Note that you can also validate pages in the W3C validator from directly within the Opera browser by simply right/Ctrl-clicking and selecting the “Validate” option.
Just enter this code at the top of your Java Script file (naturally, replace the names below with theobjects/methods you use): Some people prefer to navigate to the JSLint page, paste in your code, and validate it, while other people feel they become faster if they can do it natively in their preferred development environment.Although web browsers will accept bad (invalid is the official term) web pages and do their best to render the code by making a best guess of the author’s intention, it is still possible to check whether the HTML has been written correctly, and indeed it is a good idea to do so, as you’ll see below. The validation program compares the HTML code in the web page with the rules of the accompanying doctype and tells you if and where those rules have been broken.There is a common feeling amongst some web developers that if a web page looks fine in browsers, it doesn’t matter if it doesn’t validate.The most common three validators you’ll use are: In this Web Standards Curriculum article, we will cover how to use the first two of these, showing you how to validate markup, interpreting the typical kinds of results the validator gives you.The link checker is very obvious, and we'll cover debugging CSs later on in the course.This is almost always the case for HTML anyway, with other standards having a few more differences in support here and there. It basically says “ok, this code doesn’t validate, so how do we present this page to the end user? When you try to render this across different browsers, they interpret the code in very different ways: This original version of this example can be found in Hallvord Steen’s article Same DOM errors, different browser interpretations — read this for a much deeper treatment of HTML errors, and some information about debugging tools.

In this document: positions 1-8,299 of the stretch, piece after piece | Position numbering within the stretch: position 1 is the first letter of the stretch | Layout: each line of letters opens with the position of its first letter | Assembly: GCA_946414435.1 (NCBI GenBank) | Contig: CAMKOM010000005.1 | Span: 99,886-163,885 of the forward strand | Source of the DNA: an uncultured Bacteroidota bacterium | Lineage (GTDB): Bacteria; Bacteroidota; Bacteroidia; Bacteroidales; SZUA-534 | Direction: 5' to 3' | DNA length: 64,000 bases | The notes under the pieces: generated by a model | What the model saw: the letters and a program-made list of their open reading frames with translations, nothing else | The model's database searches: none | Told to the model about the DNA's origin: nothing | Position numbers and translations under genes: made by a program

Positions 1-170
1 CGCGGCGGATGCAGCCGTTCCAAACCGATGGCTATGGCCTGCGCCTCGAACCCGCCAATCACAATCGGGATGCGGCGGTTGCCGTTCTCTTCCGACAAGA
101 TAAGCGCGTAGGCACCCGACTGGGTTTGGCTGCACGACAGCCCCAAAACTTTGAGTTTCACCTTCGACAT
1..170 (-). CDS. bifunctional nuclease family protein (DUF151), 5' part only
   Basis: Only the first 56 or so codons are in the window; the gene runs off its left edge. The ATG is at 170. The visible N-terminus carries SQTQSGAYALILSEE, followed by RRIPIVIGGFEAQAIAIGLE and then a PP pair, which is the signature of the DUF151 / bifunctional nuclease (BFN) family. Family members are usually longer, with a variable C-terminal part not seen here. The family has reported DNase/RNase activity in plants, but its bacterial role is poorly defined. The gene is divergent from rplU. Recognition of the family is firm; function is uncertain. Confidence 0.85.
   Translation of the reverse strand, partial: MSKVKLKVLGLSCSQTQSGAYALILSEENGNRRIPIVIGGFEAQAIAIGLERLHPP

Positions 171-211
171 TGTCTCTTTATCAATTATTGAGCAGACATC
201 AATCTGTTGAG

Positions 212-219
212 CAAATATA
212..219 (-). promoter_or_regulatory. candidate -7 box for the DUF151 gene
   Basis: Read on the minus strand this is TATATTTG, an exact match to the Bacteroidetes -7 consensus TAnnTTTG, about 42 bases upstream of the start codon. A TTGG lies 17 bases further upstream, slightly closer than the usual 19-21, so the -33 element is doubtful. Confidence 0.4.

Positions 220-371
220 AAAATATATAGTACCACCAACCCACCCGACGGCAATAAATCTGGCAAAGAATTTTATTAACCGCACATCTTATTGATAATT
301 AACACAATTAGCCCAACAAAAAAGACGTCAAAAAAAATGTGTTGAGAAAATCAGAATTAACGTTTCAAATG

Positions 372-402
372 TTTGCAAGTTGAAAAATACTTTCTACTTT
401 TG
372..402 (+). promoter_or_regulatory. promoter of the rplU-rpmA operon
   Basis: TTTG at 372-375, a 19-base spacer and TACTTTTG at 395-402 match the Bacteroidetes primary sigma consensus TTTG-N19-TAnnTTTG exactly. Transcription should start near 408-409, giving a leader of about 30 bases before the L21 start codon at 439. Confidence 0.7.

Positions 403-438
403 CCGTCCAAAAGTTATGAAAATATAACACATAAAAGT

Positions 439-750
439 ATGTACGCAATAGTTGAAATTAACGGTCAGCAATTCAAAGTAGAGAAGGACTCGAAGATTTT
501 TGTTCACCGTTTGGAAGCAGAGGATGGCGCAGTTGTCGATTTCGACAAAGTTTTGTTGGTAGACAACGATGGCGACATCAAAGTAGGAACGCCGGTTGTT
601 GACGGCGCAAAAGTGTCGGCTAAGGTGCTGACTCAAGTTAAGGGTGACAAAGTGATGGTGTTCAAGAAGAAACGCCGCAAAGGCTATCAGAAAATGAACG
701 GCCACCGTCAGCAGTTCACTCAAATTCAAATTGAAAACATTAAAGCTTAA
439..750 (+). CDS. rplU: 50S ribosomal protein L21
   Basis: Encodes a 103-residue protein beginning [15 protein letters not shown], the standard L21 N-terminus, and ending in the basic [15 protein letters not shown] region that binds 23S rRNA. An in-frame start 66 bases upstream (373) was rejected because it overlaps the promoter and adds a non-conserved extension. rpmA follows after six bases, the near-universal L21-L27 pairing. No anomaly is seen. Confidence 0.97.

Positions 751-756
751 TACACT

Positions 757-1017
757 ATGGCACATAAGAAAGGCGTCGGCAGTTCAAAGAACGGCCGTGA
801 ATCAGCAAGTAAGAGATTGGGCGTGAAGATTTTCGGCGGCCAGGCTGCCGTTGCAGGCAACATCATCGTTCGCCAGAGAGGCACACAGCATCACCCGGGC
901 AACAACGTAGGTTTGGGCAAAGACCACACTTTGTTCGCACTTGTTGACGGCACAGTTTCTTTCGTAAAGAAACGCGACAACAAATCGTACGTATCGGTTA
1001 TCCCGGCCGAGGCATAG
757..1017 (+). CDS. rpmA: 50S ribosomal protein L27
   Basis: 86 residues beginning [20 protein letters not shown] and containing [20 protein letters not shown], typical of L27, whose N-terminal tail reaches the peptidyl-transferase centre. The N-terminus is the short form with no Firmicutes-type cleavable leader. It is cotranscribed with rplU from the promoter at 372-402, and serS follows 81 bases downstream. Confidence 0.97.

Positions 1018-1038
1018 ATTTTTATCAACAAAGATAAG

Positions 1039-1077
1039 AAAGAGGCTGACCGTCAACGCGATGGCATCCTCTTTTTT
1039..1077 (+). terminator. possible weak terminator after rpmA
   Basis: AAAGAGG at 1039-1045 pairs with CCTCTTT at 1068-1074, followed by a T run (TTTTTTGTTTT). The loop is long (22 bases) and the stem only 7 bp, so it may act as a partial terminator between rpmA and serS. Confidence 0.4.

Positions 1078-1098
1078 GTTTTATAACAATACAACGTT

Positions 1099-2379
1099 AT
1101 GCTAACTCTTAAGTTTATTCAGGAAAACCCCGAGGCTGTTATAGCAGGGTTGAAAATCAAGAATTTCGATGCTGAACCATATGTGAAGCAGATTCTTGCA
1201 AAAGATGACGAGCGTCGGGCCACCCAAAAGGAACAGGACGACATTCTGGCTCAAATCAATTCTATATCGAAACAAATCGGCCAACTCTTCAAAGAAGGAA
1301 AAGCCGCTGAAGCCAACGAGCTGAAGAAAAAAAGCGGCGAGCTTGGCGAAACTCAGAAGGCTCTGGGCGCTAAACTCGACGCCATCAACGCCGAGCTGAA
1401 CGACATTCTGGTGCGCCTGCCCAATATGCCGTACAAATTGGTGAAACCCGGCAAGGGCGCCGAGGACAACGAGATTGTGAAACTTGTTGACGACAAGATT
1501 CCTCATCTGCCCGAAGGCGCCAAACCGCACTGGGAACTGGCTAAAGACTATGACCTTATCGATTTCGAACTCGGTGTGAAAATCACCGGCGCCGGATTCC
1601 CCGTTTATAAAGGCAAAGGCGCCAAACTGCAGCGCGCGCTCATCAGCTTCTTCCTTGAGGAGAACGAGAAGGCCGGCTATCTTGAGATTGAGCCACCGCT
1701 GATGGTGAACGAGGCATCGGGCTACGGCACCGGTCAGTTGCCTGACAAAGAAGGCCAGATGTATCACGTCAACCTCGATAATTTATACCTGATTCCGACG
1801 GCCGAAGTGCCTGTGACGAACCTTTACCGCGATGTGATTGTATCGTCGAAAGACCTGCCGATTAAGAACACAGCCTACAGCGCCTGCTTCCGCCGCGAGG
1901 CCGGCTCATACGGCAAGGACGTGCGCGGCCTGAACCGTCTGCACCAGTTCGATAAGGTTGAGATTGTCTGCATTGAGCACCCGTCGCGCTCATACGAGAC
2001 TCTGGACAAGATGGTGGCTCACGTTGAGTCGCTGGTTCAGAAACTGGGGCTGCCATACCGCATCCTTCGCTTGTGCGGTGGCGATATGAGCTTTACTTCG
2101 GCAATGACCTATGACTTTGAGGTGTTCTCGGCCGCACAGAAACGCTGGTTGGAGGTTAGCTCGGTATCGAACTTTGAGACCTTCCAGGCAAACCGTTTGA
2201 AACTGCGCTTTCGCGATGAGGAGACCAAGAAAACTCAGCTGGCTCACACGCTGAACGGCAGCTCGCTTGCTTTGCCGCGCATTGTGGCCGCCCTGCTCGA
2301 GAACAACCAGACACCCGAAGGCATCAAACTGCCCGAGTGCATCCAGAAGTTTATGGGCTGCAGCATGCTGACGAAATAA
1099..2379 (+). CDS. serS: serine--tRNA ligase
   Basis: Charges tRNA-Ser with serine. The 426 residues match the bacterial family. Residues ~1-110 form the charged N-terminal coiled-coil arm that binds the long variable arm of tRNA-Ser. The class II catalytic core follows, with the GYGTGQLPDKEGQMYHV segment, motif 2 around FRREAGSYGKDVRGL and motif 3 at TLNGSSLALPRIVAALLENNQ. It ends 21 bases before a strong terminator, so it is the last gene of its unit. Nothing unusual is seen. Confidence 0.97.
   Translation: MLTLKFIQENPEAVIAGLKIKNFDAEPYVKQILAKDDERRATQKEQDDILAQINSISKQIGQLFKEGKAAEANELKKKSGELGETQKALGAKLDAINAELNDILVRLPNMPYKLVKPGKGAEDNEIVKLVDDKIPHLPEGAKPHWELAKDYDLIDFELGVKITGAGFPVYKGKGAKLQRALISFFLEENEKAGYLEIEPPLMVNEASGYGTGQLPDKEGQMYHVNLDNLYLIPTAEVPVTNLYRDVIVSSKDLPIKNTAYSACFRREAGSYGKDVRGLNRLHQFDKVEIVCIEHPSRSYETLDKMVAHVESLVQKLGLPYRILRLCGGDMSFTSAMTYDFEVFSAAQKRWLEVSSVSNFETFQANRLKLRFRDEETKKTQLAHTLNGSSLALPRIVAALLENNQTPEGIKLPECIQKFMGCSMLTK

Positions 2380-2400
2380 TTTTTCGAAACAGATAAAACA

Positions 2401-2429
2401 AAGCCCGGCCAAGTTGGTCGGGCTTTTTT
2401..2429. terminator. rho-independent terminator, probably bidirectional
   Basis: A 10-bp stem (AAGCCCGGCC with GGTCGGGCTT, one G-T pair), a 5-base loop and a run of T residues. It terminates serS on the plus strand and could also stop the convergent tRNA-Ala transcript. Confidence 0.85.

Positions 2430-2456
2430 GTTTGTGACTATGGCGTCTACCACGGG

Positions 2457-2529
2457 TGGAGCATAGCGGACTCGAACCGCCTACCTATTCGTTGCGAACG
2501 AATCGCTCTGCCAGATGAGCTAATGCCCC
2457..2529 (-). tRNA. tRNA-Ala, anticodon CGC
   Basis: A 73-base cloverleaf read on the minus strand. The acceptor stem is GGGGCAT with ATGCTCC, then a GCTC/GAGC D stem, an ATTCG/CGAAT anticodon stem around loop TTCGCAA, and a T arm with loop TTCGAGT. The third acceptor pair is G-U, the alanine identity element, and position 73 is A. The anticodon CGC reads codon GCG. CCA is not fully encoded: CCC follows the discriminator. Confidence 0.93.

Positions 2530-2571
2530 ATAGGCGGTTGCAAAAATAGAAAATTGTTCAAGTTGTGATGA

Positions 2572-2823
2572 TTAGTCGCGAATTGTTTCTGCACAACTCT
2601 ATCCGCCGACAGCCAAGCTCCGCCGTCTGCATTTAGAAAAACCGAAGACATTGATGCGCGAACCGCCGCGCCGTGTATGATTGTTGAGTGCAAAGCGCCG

None of the different browsers’ behaviours is incorrect; they’re all trying to fill in the gaps of your incorrect code.
The HTML specification says how you should write it, and how they should interpret your document.
In recent times, standards compliance of browsers has reached the point where, as long as you write valid code, all the major browsers should interpet your code the same. The answer is that the browser error handling comes into play to work out what to do with the code. If you leave a few errors in your page, the browser will fill in the gaps for you? For example: element is incorrectly nested across multiple block elements, and the anchor element is not closed.
They describe validation as an ideal goal, but not something that is a black-and-white issue. The HTML4 specification is not perfect, and some things that were arguably correct — such as starting an ordered list at a point other than 1 — were invalid HTML.
HTML5 fixes quite a lot of spec issues including this one, but you may still run into situations where the validation may need to be broken.
At the time of writing however, support for this HTML5 error handling was not widespread across browsers, so you can't yet rely on it. A shot rang out from my rifle, and I called for Buster to collect the goose I had felled.